What makes you an ideal doctor?
It is important that you relate to your patient as a person, instead of treating them as another medical “case”.
Doctors usually have sympathy for their patients but not many form real relationships with their patients.
Empathetic doctors enjoy better compliance and as a result better health results.
Medical training though, seems to push you as doctor in the opposite way.
Doctors are emotionally drained and as a result, unable to connect with patients.
When does the empathy drop off?
Empathy appears to decline during the formative years of medical school and residency and declines significantly on entering the clinical practice phase of training and with increased contact with patients. So clearly, this is an issue.
The question is, how can we fix this situation?
Declining empathy may actually be a pervasive trend among people in general and unfortunately this is the big picture.
Despite that, it’s interesting to note that most research in how to regain empathy, nevertheless focuses on medical trainees.
This interesting detail means that research that improves the emotional states of medical staff, may well provide important insight for a problem plaguing the general population.
Many have attempted straightforward methods of increasing empathy in medical trainees.
For example improvisation in this context emphasized empathetic listening, where individuals became attentive to the words that were spoken and the emotions they invoked.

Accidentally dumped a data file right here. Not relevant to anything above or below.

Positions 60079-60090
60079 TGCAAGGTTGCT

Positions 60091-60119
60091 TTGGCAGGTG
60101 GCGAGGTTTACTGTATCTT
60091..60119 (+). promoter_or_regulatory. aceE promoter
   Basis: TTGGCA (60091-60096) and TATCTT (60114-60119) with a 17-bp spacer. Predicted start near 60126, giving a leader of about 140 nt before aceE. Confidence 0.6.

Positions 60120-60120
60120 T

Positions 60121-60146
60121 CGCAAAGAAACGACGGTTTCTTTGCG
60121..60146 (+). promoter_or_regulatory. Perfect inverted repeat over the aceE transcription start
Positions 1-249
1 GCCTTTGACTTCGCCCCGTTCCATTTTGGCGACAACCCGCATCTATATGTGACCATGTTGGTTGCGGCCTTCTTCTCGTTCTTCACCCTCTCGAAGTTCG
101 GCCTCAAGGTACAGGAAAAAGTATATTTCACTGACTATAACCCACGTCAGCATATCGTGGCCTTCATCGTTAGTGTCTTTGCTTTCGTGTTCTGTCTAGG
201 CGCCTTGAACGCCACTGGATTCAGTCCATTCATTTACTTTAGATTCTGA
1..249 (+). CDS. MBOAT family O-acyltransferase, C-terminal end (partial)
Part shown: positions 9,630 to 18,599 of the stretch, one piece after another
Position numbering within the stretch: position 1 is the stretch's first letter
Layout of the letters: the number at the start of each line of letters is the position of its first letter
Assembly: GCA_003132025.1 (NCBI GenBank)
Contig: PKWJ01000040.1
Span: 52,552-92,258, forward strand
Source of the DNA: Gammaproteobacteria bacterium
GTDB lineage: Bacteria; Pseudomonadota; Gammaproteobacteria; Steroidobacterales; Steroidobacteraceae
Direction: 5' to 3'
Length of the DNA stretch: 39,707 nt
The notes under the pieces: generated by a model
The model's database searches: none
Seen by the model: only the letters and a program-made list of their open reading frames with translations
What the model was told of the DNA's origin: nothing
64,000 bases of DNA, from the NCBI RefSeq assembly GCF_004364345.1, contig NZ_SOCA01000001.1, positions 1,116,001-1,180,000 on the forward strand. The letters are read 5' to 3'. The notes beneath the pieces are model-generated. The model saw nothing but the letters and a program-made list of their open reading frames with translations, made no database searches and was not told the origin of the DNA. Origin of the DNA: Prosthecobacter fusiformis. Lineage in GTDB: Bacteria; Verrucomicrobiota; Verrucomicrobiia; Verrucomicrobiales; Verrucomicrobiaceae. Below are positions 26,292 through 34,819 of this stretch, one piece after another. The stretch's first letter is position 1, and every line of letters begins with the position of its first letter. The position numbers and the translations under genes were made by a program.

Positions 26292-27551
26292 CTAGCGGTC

Also, interpersonal and communication skill workshops are popular options that generally seem effective in cultivating empathy.
Mindfulness-based stress relaxation techniques also appeared to improve empathy in health care providers.
The aforementioned methods, though still rather preliminary, should make us optimistic that empathy can be re-learned.
Most of these methods stress the value of putting ourselves in another’s shoes or exposing ourselves to varied viewpoints.
The success of mindfulness exercises speaks to the benefit of taking a step back to observe our actions on others.
However, even though these methods appear to indicate that interventions to increase empathy in medical trainees are feasible and effective, we must not forget to ask a deeper question.
The medical profession prides itself on a deep desire to help others.
Empathy clearly embodies a core aspect of this mantra.
Empathy also seems crucial to delivering the best patient care.
Why are we losing empathy while doing the jobs that would seem to make this skill a necessity?
There is a need for an honest, systemic discussion of how psychological issues arise in medical trainees.
To this point, we can’t overlook the statement that empathy decline in medical trainees can be considered a coping mechanism for dealing with various stress factors.
Distress represents burnout, a low quality of life and depression. Is it any wonder that when these factors combine, the result is low empathy and worse patient care?
While empathy-developing interventions similar to those described above are a step in a positive direction, prevention of empathy loss (through a systemic evaluation of the medical training paradigm) must also be addressed.
In this vein, there is another intervention to improve empathy in medical providers.
Though medicine currently favors a cutthroat “gunner” mentality throughout training, you should start to create space for the development of more inter-provider empathy.
In a community where mutual compassion and understanding were promoted from the start, you could move away from a constant need to defend your own egos and instead focus on improving patient care.
In this environment, you’d have opportunities to avoid the deep isolation and sense of personal failure that result from a need to appear impervious.
As individuals, you’re far less resistant to the realities of medical training than you are as a unified front.
You all struggle, but you’re largely conditioned to do it in secret.
Empathy is about relating to others, but you can’t get there, unless you’re willing to tell the truth to yourself.